To Stoke Yard Master's Office

Stoke Staff Office knew I was interested in a move from the Commercial Department to the Traffic Department. In mid November 1959 they rang to say there was a vacancy for a Junior Clerk in Stoke Yard Master’s Office, located on No. 1 platform at Stoke. I took the job, and started work there on 23rd November 1959. The Clerk there had moved to Basford Hall, Crewe, and the Junior Clerk had been promoted to his job. There was also the Chief Clerk, Alan Hutchinson, in the office. The Yard Master was Mr White, originally from Darley Dale in the Peak District. Most of my work was typing and filing. After a few weeks the clerk left to join the army. One of the Yard Inspectors, George Tittle, had suffered a heart attack not long before, so he moved into the Clerk’s job as a less demanding job. Unfortunately, as I used to say, he’d never had a pencil in his hand, always a shunting pole. We had to work out the pay for the shunter and goods guards at Stoke, overtime, rest day working, Sunday rate etc. George just couldn’t do it, so I had to help out. There were other things I had to do for George as well.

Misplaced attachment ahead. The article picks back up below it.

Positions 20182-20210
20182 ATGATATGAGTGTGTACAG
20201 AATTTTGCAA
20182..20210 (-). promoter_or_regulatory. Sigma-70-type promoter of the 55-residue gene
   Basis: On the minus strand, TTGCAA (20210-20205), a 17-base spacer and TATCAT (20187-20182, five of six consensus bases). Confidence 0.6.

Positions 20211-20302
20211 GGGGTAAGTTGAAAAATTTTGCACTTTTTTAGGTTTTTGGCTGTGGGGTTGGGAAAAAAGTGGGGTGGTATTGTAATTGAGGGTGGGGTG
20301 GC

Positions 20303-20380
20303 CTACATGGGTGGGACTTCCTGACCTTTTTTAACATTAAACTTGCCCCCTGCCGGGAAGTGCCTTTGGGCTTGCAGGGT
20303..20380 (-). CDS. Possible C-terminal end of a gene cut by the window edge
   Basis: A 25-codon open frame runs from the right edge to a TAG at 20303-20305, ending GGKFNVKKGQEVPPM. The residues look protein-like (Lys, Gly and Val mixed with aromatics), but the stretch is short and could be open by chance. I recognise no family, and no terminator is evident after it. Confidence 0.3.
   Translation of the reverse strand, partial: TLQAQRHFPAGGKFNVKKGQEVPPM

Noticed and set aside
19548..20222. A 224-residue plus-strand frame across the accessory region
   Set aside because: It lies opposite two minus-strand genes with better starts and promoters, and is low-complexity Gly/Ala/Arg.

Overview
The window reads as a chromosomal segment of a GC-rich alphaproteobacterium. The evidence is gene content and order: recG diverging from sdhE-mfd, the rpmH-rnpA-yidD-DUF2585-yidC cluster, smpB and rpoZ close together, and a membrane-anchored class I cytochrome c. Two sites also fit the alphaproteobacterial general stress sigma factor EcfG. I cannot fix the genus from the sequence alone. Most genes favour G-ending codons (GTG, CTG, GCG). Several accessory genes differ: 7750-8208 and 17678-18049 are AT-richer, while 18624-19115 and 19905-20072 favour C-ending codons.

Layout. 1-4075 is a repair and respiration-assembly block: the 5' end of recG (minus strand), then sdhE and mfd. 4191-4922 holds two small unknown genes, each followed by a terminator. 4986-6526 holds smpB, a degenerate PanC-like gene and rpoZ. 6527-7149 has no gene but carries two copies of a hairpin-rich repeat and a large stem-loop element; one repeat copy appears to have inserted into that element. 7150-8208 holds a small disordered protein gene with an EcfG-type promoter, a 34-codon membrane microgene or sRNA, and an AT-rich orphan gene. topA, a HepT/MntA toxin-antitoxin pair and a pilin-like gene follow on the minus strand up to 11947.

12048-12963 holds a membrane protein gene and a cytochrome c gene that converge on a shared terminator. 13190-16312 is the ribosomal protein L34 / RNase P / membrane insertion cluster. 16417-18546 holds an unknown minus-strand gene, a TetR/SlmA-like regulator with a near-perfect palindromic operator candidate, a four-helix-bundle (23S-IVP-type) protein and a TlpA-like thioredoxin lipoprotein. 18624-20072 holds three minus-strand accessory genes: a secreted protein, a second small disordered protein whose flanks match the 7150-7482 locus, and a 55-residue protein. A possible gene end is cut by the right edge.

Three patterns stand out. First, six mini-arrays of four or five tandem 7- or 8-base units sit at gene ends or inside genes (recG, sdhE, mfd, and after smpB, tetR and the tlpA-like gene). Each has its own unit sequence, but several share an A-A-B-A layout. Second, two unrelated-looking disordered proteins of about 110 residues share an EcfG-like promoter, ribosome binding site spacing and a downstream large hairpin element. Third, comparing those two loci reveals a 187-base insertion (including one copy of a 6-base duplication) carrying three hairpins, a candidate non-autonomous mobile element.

One day Alan was off sick. The Control phone rang on his desk. I picked it up. Harry Snape, the Loco/Guards Controller, said: "We need a guard tomorrow for a special ballast train from Cauldon Low to Warrington. Can you see what you can do. It’s got to run for weekend work. Crewe South are sending an 8F specially for it" (Stoke had nothing bigger than 4F) I looked at the roster book. It was difficult. Not many guards had signed the road for Cauldon Low and Warrington, but there was one guard, Bill Bath, on the morning Burton, who had. Fortunately there was a spare guard who knew Burton, so I put Bill on the ballast, and the spare guard on the Burton. The time-keeper who signed the men on and off, both loco and guards, said: "Bill won’t like that." When Bill signed off duty, he was told to book on for the ballast train the following day. He came straight in the office, and said to me "What’s this job for tomorrow?" I could tell he was annoyed. "If it’s cancelled, and I’m spare, then there’ll be trouble!" "It won’t be cancelled, Bill", I said, "it’s got to run. A loco is coming up from Crewe South specially for it." The train ran, and give Bill his due, when he booked off he came in the office and said to me: "That was a good little job. I wouldn’t mind that every day!".